Holiday retail sales will be down, but not as sharply as last year, according to the National Retail Federation.
This story first appeared in the September 28, 2009 issue of WWD. Subscribe Today.
The trade organization on Monday predicted holiday sales would decline 1 percent this year to $437.6 billion. That’s well below the 10-year average of 3.39 percent gains, although far better than both last year’s 3.4 percent drop and the 3 percent decline in annual retail sales forecast for all of 2009.
“As the global economy continues to recover from the worst economic crisis most retailers have ever seen, Americans will focus primarily on practical gifts and shop on a budget this holiday season,” NRF chief economist Rosalind Wells said.
The NRF cited “some hopeful signs of a recovery,” such as better-than-expected sales in August and momentum in the stock market. However, consumer uncertainty over job security and declining housing values will take a toll on spending this holiday season. As retailers become even more promotional, certain popular holiday categories like apparel and electronics may experience deflation because of aggressive sales, the NRF said.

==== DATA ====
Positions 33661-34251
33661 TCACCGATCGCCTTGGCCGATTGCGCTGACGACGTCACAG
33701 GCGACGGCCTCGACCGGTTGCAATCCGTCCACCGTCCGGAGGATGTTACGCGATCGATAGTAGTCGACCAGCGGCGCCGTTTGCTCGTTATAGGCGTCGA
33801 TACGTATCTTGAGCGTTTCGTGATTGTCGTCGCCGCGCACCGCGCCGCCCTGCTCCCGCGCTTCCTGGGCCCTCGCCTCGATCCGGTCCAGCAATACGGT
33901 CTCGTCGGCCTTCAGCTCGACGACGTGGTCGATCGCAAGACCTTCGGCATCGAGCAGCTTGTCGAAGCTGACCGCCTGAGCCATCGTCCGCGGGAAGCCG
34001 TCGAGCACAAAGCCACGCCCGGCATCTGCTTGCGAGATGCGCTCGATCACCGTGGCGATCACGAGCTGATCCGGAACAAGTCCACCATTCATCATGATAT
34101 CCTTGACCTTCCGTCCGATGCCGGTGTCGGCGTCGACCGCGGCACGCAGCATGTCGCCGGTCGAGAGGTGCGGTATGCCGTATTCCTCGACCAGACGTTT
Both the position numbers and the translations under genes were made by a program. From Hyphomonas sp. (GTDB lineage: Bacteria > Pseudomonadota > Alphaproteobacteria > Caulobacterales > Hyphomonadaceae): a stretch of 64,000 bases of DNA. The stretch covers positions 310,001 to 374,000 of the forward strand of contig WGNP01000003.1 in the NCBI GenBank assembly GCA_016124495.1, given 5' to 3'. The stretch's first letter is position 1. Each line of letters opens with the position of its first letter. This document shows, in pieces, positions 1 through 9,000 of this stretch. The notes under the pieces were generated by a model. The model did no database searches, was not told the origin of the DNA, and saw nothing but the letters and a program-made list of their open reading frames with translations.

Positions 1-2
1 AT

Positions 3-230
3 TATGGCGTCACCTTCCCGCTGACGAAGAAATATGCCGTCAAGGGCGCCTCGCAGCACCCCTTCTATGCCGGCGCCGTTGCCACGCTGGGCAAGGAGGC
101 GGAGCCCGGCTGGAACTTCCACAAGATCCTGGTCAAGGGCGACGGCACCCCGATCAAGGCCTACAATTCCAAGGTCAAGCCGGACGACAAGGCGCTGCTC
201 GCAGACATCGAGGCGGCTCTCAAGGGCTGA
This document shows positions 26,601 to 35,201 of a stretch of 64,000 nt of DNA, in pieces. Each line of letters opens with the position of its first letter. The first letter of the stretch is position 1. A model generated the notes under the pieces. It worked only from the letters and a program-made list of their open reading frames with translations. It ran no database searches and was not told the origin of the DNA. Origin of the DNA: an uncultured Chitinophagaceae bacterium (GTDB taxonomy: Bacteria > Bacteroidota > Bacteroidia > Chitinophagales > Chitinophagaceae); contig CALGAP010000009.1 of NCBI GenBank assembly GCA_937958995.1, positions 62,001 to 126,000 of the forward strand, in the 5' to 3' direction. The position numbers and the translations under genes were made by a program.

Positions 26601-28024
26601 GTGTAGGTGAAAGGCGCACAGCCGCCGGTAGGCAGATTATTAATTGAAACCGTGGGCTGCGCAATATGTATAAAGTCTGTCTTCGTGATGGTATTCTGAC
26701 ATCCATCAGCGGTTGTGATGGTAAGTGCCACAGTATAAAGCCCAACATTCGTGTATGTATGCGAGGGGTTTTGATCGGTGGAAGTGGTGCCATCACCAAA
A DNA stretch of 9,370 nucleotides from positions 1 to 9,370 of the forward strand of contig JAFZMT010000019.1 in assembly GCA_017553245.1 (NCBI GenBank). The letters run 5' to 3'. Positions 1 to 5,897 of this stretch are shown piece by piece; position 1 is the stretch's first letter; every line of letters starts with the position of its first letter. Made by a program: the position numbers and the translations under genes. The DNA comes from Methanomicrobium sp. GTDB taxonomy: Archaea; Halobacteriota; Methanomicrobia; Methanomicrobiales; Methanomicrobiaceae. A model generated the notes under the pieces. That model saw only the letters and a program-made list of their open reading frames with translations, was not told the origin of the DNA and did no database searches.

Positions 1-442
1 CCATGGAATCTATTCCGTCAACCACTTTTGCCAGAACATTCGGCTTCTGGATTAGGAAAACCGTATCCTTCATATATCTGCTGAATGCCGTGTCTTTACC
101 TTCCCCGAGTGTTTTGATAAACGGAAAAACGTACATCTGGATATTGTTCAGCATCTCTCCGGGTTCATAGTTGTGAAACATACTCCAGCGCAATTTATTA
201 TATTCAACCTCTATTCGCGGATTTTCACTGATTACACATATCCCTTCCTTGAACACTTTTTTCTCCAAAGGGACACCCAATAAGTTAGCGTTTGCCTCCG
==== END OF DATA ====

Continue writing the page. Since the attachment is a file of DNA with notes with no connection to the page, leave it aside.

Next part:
“The expectation of another challenging holiday season does not come as news to retailers, who have been experiencing a pullback in consumer spending for over a year,” said Tracy Mullin, NRF president and chief executive. “To compensate, retailers’ focus on the holiday season has been razor sharp, with companies cutting back as much as possible on operating costs in order to pass along aggressive savings and promotions to customers.”
NRF defines “holiday sales” as the November-to-December period at traditional retailers, including discounters and department, grocery and specialty stores. Sales at automotive dealers, gas stations and restaurants are excluded.
Along similar lines, Archstone Consulting forecast that holiday retail sales would decline 1 percent, compared with a 2.8 percent drop last year from 2007, representing the first back-to-back contraction in 40 years.